We can be thankful the Florida Constitution Revision Commission meets only every 20 years.

It would be foolish to allow it to gather more frequently after watching how it botched this year's proposed changes to Florida's Constitution — as shown by state judges temporarily pulling several confusing amendments off the ballot, and with the frequent criticism about bundling unrelated subjects together.

Nonetheless, the ballot is what it is. And one amendment that survived the scrutiny is Amendment 10, which is worthy of support. Thus, we encourage voters to back it.

Amendment 10 illustrates the criticism of the CRC's haphazard approach. It includes a provision to enshrine in the Constitution the Department of Veterans Affairs as a permanent agency; it formally creates a state office of domestic security and counter-terrorism and cements its function within the Florida Department of Law Enforcement; it requires the Legislature to open its session in January, rather than March, in even-number years; and it ensures that voters must elect the constitutional officers for county sheriff, tax collector, property appraiser, elections supervisor and circuit-court clerk.

These things have nothing in common per se. And some of these things already exist — for example, FDLE's anti-terrorism operations and the state VA.

If there is a link among them, it is that making them part of the Constitution would remove them from the purview of capricious politicians.

This is important considering the election of county-level officials.

Sheriff Grady Judd, and the other 65 elected sheriffs in Florida, are advocating adoption of Amendment 10.

According to the Tampa Bay Times, eight counties stand to be directly affected by this change: Brevard, Broward, Clay, Duval, Miami-Dade, Orange, Osceola and Volusia.

In some cases, those counties have changed how they hire leaders to run some of the offices in question or how those agencies operate. Additionally, the sheriff issue affects Volusia County, which splits its jail operation from the sheriff's office, and Miami-Dade, which abolished the sheriff's post in favor of an appointed police chief in the 1970s.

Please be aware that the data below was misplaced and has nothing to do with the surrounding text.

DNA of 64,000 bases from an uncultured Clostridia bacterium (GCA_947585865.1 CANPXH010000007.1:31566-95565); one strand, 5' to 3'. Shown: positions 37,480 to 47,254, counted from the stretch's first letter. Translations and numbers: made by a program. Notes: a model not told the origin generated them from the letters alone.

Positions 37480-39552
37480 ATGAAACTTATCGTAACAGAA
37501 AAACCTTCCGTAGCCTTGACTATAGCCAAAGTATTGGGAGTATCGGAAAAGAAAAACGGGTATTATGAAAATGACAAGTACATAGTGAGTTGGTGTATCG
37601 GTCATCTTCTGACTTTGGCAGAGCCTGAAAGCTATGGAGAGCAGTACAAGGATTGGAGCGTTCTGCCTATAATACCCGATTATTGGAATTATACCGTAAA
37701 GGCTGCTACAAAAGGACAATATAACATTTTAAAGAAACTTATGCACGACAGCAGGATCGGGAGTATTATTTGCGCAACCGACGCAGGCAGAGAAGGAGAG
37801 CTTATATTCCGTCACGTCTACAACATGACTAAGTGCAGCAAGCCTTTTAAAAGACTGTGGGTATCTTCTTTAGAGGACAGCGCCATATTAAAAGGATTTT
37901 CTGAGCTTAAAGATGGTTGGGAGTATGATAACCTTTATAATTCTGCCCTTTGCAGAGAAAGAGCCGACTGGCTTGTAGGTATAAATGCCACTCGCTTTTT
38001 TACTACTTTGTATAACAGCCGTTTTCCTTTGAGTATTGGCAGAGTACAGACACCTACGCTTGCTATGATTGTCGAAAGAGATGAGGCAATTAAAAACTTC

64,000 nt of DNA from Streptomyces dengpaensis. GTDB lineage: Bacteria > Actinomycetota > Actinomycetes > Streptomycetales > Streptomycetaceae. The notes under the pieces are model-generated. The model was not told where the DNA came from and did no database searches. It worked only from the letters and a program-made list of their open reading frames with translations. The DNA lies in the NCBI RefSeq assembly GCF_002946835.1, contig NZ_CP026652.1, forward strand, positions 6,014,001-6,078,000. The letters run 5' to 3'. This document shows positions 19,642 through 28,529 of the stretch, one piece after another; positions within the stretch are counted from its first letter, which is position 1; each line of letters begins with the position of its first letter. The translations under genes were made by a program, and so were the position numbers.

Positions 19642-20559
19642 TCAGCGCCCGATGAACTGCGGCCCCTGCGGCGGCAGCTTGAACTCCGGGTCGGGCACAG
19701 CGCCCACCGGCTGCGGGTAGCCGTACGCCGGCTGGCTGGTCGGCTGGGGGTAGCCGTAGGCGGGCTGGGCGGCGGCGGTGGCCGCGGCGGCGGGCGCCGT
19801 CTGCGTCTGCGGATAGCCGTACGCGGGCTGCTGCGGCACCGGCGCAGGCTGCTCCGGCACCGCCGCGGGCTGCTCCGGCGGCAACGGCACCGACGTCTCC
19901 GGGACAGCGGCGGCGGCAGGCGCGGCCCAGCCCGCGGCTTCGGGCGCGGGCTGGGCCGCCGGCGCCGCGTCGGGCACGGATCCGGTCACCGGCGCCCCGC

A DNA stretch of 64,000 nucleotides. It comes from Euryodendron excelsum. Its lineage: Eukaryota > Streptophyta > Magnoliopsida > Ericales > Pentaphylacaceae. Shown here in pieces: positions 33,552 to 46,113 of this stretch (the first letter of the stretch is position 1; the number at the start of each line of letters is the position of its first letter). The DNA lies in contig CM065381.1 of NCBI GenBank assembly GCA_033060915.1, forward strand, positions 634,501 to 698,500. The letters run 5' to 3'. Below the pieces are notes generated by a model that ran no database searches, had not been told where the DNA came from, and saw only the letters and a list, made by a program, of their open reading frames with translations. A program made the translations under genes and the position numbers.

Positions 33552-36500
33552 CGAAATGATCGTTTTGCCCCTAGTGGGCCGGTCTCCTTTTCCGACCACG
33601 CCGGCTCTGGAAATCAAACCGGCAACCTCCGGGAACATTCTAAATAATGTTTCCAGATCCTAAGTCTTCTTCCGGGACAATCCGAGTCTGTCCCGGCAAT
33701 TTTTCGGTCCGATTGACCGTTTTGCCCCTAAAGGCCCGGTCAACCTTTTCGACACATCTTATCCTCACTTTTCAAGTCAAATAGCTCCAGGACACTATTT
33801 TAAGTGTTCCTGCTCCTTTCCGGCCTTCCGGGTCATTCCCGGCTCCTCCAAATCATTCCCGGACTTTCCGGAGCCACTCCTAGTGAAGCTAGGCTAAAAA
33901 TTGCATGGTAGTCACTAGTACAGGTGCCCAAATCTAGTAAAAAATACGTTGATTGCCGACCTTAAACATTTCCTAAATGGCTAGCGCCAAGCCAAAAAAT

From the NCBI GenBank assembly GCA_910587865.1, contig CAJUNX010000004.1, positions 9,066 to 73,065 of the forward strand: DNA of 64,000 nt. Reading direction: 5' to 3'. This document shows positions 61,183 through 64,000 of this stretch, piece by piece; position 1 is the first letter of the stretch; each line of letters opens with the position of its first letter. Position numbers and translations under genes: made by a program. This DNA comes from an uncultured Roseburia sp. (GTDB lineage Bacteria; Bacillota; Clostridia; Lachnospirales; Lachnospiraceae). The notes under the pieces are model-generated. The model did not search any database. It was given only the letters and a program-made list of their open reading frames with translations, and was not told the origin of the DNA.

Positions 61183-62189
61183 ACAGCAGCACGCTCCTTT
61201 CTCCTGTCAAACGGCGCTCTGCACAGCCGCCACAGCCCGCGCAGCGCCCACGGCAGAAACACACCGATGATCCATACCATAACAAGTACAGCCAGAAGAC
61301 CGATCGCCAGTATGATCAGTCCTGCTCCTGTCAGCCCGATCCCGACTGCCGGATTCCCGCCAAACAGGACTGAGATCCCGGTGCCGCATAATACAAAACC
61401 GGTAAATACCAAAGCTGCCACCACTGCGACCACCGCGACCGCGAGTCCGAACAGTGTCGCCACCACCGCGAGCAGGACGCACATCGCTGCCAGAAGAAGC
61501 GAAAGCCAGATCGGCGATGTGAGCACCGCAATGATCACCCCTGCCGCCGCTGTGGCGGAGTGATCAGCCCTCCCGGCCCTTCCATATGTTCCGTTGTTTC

Opponents of Amendment 10, such as the League of Women Voters, believe it undermines counties' home-rule options and restricts powers of local governments.

We're sympathetic to the home rule argument. As we've seen in recent complaints aired by the County Commission and the School Board, limits on authority imposed by outside forces often fails to adequately serve local constituents.

But, on its website, the League notes, oddly, Amendment 10 "limits the voters in local communities from deciding on the election of county officers." Judd countered that Amendment 10 actually strengthens that. He's right.

The sheriff acknowledged that this might not be an issue within Polk County right now. But, he adds, the future could change. And it would be counterproductive to invest control of the constitutional agencies under the County Commission or a single official, like a countywide-elected mayor.

Ratifying Amendment 10 helps retain the interlocking system of checks and balances that has existed for decades, Judd argues, and preserves the voters' right to determine who leads those agencies.

"I don't think you should ever give away your right to vote," said Judd. "Our forefathers were wise by not inculcating all that power and authority in one branch of government. The power is in the people, not in the government system."

Reject Amendment 10, Judd notes, and voters could "give away your ability to hire and fire your government."

Which is what elections are all about. Polk County voters, like those throughout the state, should seek to protect and retain that ability. Vote for Amendment 10.